It began in most surreal fashion with a dinner-suited pianist, somehow reminiscent of John Cleese introducing Monty Python, enthusiastically belting out the National Anthem on a grand piano, while simultaneously a group of Macedonian supporters determinedly set light to a giant union flag. It ended with David Beckham leading his men to applaud England supporters, who, by FA definition, were a proscribed group and should not have been there.
This was never going to be just another Euro 2004 qualifier. Not with what was at stake in the context of Euro 2004 qualification. Not at the conclusion of a week in which the Beckham phenomenon has expanded once more with The Sun's serialisation of his autobiography - never mind the ramifications of the Hutton Inquiry when you have Becks revealing his love for Posh. Not in a highly combustible atmosphere where the bile produced by the Macedonia followers whenever a visiting player touched the ball transgressed the line of acceptability in some individual cases to racist abuse against England's black players.
And now, if the men from Liechtenstein will forgive us passing relatively lightly over the threat they pose at Old Trafford on Wednesday, for something completely different: Turkey on 11 October. As precursor of what will almost certainly be the Group Seven decider, with England likely to require a draw for automatic qualification, Saturday's contest has been an education, both for the FA and British police responsible for advising their foreign counterparts on travelling fans. This went off without apparent incident involving England supporters. Istanbul will be a different proposition entirely.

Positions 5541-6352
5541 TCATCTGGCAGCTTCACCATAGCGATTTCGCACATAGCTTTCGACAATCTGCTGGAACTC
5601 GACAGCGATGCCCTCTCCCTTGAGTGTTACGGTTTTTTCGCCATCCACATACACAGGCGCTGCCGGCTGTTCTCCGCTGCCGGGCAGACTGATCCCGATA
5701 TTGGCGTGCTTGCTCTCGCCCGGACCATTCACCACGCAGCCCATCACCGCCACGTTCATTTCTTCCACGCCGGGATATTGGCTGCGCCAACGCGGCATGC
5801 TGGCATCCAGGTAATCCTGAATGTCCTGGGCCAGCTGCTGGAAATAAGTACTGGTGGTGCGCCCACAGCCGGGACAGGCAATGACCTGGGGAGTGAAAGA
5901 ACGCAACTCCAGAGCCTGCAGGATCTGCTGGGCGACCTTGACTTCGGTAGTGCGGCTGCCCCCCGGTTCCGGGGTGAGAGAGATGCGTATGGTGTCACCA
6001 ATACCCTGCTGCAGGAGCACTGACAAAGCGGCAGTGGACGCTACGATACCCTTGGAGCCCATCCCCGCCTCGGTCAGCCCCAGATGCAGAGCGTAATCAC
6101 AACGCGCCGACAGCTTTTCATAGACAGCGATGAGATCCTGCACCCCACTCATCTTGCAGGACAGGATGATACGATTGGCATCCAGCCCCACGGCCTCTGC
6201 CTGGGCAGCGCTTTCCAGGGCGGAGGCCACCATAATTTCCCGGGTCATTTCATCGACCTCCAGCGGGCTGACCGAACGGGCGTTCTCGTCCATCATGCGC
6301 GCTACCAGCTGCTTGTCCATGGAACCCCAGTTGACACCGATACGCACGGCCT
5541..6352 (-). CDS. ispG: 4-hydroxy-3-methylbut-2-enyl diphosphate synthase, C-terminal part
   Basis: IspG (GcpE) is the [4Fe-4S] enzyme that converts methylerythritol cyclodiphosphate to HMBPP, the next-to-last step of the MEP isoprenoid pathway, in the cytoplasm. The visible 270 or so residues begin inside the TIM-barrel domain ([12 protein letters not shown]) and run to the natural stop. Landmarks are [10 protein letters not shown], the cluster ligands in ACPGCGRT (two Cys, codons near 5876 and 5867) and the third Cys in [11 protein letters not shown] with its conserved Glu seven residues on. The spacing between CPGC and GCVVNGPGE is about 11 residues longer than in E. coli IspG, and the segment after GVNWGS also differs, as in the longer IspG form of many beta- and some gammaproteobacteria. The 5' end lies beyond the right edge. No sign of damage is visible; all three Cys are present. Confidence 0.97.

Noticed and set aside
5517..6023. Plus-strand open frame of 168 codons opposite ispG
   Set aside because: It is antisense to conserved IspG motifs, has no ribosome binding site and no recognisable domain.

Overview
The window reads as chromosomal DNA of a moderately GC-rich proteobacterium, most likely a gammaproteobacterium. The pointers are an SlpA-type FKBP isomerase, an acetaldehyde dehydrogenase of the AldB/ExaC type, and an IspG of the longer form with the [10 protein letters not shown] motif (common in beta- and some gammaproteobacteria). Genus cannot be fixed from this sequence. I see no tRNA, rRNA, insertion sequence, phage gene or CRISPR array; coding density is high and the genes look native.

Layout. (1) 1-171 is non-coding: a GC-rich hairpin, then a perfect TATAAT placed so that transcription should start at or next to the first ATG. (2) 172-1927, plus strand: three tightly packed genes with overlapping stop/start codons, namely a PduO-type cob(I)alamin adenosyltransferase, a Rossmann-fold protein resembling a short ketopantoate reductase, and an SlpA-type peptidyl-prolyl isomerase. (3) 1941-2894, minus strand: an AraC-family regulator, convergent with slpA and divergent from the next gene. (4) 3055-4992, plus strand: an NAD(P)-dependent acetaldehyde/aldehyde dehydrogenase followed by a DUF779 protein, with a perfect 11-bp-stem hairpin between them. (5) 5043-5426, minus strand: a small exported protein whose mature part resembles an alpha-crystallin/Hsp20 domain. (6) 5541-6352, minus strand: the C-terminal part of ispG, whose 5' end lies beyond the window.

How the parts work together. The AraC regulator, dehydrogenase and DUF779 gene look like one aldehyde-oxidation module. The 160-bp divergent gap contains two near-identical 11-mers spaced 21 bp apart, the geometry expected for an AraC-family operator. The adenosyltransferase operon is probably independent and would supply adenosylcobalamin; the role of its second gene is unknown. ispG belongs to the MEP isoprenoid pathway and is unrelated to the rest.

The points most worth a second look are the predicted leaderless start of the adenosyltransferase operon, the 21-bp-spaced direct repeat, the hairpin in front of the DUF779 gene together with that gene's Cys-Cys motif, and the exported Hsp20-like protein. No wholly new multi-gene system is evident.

As for Sven Goran Eriksson, the coach whose schizophrenic team continues to confound all half-time expectations, it was a result gratefully received. "Tonight was important because, if we beat Liechtenstein on Wednesday, now we have to go to Turkey to get a draw, not a win," he said. "That changes everything. Now they have to attack us, score goals against us."
The avuncular Swede has surely been kissed by the gods. Ones whose speciality is repairing punctured causes. One competitive game - Brazil in the World Cup - lost in two and a half years; now seven consecutive victories. "In life, your luck changes many times," Eriksson reflected afterwards. "Today I was lucky." In fact, the truth is that he was bold and radical enough with a half-time tactical switch to merit that fortune. Increasingly, there is a begrudging admission, from all but the most sceptical, that he is blessed with rather more capacity for tactical innovation than he was once given credit for. There is actually method in Eriksson's mechanics.
He is also, of course, able to call on a man called Beckham. After a week in which the England captain has, arguably, diminished himself with some unnecessary and, at times, almost self-delusionary observations about Sir Alex Ferguson, not to mention the trite recollections of winning the heart of Victoria, it was gratifying to witness his return to his core business of playing football.
Whether he should be captain or not, well, that remains highly debatable. A man who so frequently invites dismissal with acts of petulance - like flicking a foot out at Georgi Hristov just before the break, which earned Beckham a caution - does nothing to convince us that he is capable of true leadership.